I admit that I had to look up indigestion and nourishing, but they were at once laid into my well hedged Russian exchequer, which already included such treasures as I am the plague, and I'm Russian, don't hit me, in the event that I was accosted by nationalist baddies. More pedestrian expressions, however useful—those for inquiring after the price of a cabbage, for buying a long-distance train ticket, for analyzing the weather—were never instilled so poignantly in memory.
I chucked a copy of Gogol onto the balcony. The woman gasped and crossed herself with three fingers. There are miracles yet to be countenanced.
At last the soup had cooled. I set out bowls, spoons, and a container of sour cream. The borscht looked gorgeous, chilly maroon broth floating with grated beet and a hardboiled egg. But she refused to touch it. I ordered her to slurp it down—it was delicious, the best borscht I'd ever eaten—but she pushed the bowl away and fixed me with her anti-Nazi gaze. I knew then what the doomed Germans must have intuited, their bowels as suddenly slippery as seconds in an hourglass.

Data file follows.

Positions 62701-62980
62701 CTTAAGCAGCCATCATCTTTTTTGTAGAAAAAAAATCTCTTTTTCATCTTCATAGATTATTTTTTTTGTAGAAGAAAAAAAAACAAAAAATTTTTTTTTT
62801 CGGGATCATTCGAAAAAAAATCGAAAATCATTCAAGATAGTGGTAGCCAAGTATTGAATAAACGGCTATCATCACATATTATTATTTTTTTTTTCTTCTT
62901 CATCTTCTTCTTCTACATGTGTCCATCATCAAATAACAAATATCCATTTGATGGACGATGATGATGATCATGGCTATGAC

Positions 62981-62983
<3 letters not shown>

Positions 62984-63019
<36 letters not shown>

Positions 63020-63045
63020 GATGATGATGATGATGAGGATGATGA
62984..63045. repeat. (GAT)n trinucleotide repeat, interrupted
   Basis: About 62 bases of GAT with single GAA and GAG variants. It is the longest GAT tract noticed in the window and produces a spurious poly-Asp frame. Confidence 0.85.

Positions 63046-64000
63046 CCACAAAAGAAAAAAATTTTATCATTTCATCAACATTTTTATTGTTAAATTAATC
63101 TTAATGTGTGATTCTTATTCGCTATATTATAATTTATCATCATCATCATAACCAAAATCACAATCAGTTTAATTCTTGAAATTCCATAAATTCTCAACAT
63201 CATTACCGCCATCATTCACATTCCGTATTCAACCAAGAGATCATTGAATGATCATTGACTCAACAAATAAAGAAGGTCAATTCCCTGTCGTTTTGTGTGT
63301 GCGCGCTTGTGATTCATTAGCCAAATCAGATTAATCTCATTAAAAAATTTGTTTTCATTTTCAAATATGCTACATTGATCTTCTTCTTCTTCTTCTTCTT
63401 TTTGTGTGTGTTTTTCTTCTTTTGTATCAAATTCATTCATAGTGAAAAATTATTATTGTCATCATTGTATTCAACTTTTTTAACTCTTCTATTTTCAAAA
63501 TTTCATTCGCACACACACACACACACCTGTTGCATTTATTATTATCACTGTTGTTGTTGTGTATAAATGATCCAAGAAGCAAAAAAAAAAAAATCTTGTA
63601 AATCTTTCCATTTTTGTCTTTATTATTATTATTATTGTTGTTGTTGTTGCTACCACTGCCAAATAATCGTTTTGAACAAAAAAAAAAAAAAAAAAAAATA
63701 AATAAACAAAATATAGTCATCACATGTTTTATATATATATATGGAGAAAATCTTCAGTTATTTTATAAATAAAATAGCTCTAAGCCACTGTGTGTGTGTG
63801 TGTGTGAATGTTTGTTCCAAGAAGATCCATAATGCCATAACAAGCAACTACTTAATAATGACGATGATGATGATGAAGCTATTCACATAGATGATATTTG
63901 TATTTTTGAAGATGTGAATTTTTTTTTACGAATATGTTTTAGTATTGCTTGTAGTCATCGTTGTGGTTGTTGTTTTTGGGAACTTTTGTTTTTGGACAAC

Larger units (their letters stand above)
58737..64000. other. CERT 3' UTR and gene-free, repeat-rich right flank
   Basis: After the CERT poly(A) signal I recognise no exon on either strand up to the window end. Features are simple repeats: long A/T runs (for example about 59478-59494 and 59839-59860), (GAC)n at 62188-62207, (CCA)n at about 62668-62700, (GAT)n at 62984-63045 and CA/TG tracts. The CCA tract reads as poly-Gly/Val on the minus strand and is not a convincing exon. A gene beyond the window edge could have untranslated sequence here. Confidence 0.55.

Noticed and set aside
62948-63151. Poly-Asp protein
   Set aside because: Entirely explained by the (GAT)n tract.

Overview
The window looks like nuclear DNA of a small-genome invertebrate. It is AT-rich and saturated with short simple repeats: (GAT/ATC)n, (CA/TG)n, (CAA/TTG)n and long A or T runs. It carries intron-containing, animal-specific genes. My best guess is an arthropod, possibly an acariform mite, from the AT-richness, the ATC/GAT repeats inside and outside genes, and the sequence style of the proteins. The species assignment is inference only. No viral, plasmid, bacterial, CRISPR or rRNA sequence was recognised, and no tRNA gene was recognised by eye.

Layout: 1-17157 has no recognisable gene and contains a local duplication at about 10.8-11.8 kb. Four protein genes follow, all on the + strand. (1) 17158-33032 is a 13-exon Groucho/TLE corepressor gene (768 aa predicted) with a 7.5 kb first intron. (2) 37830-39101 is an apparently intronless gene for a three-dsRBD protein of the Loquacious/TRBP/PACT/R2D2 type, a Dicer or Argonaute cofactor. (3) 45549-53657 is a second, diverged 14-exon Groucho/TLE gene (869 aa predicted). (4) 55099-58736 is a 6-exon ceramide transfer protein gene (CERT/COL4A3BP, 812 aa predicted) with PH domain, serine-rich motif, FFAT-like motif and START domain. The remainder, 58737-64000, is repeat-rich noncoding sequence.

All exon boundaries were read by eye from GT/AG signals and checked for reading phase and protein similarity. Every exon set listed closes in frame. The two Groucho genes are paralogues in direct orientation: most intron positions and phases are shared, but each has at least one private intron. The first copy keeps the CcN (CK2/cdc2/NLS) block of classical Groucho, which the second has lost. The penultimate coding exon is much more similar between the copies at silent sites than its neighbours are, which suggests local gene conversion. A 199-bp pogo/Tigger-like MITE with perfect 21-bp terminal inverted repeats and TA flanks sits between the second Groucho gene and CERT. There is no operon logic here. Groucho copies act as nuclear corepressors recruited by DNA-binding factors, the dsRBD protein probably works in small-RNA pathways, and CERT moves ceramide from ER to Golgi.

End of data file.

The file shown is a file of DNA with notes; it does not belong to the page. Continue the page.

She reached under the sink for a can of aerosol, shook it twice, and with deft swooping motions and a soft seethe, sprayed our bowls and the contents of the perspiring pot. A ticklish mist tumbled against my face. "Speechless now, aren't you?" she said, she who was helping me incarnate the breathy soul of so many words and expressions, the very codes of human life.